Laser-cut fabric, in practice, is an absolutely fascinating field for us. Whilst there was a time in decades passed that laser cutting was a relatively industrial process, with most work being functional in the manufacturing of parts and machines, so much has changed in the 21st century. Methods have been honed, technology has improved, and laser cutting is now as much a form of artistic expression as it is a marvel of the production process.
Throughout the years, we at Vector & Raster have worked on thousands of design projects, with commissions from wedding dress designers, set designers, fashion students, production companies and many, many more to add to our portfolio. Each of these comes with its own challenges and rewards, and we have had the pleasure of providing laser cut fabric for a multitude of interesting projects.
Today, we are going to look at some of the possibilities available through laser-cut fabric, and hopefully give you some inspiration for your next design journey.
What Can Laser-Cut Fabric Be Used For in Design?
To answer this question would, in itself, be a thesis if we gave it the time it truly deserves. Laser-cut fabric can be seen anywhere and everywhere if you know what you’re looking for, from storefronts to the runway. However, there is one particular designer that we feel has pushed the benefits, not to mention the boundaries, of how manufacturing processes like laser cutting fabric can be used in an artistic sense.
Iris Van Herpen – Laser Cutting As An Artform
To many, Iris Van Herpen is one of the most innovative designers in the modern fashion landscape. She is known for pushing the boundaries of her medium, blending the world of haute couture with everything from architectural design principles to more abstract shapes and silhouettes reminiscent of Italian futurism, among many other touchpoints. Many of her pieces appear to defy gravity, and she has become a commonly referenced name in the discussion of how fashion as a whole can be advanced in an artistic context.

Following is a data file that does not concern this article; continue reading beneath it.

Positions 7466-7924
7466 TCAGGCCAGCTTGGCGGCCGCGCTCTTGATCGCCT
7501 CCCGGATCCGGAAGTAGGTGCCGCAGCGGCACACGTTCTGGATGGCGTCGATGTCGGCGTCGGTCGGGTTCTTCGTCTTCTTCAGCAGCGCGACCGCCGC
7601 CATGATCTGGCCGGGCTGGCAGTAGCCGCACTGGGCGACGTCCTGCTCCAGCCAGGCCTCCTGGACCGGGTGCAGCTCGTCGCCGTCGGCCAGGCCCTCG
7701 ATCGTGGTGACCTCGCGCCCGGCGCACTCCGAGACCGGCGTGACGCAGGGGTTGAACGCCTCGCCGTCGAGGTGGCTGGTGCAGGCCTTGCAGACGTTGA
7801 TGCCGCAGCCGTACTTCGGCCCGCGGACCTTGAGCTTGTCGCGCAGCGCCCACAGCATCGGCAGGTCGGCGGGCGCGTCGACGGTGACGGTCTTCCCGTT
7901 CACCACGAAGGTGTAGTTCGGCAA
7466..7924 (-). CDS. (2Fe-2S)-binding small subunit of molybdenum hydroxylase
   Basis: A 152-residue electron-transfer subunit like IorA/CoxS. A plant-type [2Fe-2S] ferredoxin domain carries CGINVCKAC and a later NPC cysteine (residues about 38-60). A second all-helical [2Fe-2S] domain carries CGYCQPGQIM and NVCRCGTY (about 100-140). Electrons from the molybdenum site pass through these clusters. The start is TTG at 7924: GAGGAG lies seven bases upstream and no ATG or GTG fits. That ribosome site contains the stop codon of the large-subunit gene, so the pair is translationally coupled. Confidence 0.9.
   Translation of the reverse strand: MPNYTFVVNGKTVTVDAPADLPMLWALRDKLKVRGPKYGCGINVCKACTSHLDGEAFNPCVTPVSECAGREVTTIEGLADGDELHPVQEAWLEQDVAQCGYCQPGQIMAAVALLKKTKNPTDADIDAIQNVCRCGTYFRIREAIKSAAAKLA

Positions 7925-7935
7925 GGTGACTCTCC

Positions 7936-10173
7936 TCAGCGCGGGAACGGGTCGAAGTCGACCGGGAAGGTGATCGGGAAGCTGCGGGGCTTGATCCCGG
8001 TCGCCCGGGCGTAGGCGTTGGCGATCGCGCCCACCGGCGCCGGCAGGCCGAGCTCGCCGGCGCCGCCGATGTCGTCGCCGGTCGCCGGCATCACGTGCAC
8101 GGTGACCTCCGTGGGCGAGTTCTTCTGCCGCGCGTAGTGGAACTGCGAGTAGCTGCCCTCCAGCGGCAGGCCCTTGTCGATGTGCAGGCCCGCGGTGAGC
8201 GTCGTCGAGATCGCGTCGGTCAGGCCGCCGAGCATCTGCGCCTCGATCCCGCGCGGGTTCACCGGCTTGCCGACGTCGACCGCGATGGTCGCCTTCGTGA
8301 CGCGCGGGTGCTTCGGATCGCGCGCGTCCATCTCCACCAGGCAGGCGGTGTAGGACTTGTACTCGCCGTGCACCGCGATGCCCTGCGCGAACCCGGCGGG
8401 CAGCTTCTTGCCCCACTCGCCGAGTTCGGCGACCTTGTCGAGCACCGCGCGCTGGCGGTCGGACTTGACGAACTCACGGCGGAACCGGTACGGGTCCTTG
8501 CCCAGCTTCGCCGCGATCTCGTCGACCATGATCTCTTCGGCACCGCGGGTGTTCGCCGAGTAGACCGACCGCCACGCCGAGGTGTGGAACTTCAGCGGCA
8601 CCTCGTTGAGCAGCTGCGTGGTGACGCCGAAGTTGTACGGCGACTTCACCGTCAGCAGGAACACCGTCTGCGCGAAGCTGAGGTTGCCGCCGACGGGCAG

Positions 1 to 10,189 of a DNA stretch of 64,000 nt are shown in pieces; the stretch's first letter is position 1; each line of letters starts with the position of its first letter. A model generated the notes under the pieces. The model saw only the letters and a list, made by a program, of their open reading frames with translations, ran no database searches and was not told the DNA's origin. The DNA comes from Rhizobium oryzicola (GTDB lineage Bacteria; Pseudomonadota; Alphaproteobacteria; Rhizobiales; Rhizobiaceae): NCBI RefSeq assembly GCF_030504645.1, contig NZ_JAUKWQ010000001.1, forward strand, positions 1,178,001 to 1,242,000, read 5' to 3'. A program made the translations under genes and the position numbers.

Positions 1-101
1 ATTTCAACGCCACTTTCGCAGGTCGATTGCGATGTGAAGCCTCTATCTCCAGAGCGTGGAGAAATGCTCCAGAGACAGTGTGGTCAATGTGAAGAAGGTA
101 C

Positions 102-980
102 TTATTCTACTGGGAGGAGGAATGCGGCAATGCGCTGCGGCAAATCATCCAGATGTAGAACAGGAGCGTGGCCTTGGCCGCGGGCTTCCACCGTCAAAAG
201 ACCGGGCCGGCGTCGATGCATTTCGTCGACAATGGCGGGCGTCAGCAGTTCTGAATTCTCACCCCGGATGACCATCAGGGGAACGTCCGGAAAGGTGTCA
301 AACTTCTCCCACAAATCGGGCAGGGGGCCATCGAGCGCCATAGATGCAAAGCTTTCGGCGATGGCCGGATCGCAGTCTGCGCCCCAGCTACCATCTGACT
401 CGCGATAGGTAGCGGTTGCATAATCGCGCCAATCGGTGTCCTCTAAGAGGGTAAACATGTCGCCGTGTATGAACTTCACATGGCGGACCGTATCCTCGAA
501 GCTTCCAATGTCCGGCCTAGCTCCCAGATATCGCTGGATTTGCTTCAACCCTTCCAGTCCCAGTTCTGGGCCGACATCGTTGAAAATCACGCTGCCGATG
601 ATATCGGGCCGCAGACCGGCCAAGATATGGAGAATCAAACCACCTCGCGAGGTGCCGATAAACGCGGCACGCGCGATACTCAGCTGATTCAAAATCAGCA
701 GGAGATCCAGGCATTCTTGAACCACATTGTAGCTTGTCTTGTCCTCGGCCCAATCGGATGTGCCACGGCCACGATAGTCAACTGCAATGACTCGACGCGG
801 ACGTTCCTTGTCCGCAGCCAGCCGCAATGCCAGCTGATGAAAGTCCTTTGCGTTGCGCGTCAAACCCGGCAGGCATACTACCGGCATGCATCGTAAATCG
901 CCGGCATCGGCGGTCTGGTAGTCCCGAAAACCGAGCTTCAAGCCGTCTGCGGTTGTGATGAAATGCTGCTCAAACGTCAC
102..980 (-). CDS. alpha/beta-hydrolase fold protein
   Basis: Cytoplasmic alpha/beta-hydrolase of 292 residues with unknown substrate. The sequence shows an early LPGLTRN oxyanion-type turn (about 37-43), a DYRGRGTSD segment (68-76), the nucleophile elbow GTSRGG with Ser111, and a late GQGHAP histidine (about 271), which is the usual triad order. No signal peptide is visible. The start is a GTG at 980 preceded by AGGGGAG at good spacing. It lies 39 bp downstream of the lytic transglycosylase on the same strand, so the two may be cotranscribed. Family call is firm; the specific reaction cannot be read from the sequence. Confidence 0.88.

For the Paris Fashion Week’s Haute Couture Spring Summer 2019, Van Herpen debuted a stunning collection aimed at showcasing “the evolution of the human shape”. To achieve this, many methods of construction were used, mixing 3D printed pieces with laser-cut fabrics and elements. The result of which is jaw-dropping, with a level of precision and construction that would be practically impossible by traditional means.
This is not a new thing for the Dutch designer, who has regularly showcased laser cut designs within her work. However, she is certainly not the only one using this method within their work.
Setting the Stage
One of the more unique projects we have been asked to work on in recent times was for a theatre set designer. We’ve worked within the theatre world many times creating costumes, set dressings, props and more, and it’s always an exciting way to connect with the arts through what we do. This project was no different, with the task being the creation of one thousand laser-cut fabric leaves for a theatrical production.
The leaf designs themselves were provided to us through digital printing, allowing for the quite realistic textures that you can see in the finished products. This ability to blend digitally printed designs with our methods is why laser cut fabric is widely used in costume and set design, window displays, POS decorations, furnishings, fashion, craft and more. It allows for so much variation and expression across thousands of pieces, each of which can be made to be identical, or with slight variations where preferred.
As we’ve discussed in previous pieces, one of the main challenges with laser cutting materials like paper, card, and yes, fabric, is that they are quite flammable, making scorching and discolourations a concern when done poorly. However, we have had decades at this point to hone our methods, and as you can see from the finished products, they are clean and free from any blemishes.
If you’re considering a laser-cut fabric project yourself, you may be wondering what materials are best suited to this process. After all, the term “laser-cut fabric” can be quite broad, encapsulating a large number of potential fabric options. In truth, most fabrics are applicable within the laser cutting process, but some of the most used and suited fabrics for laser cutting are polyester, nylon, spandex, lycra, felt, and silk, just to name a few.
What Else Can Laser Cut Fabric Be Used For?
Over the past few years, we have written extensively on the subject of laser-cut fabrics, among many other topics covered on our blog. So, rather than rehashing the same ideas time and again, here are a few recent highlights for those that are interested in reading more about laser-cut fabrics, laser-cut fashion, and how these are used in design:
This is just a handful of the topics we’ve discussed, and more can be found through our blog section. If you’re done with research and ready to take your project to the next level with exceptional laser cutting services, contact one of our specialists at Vector & Raster today.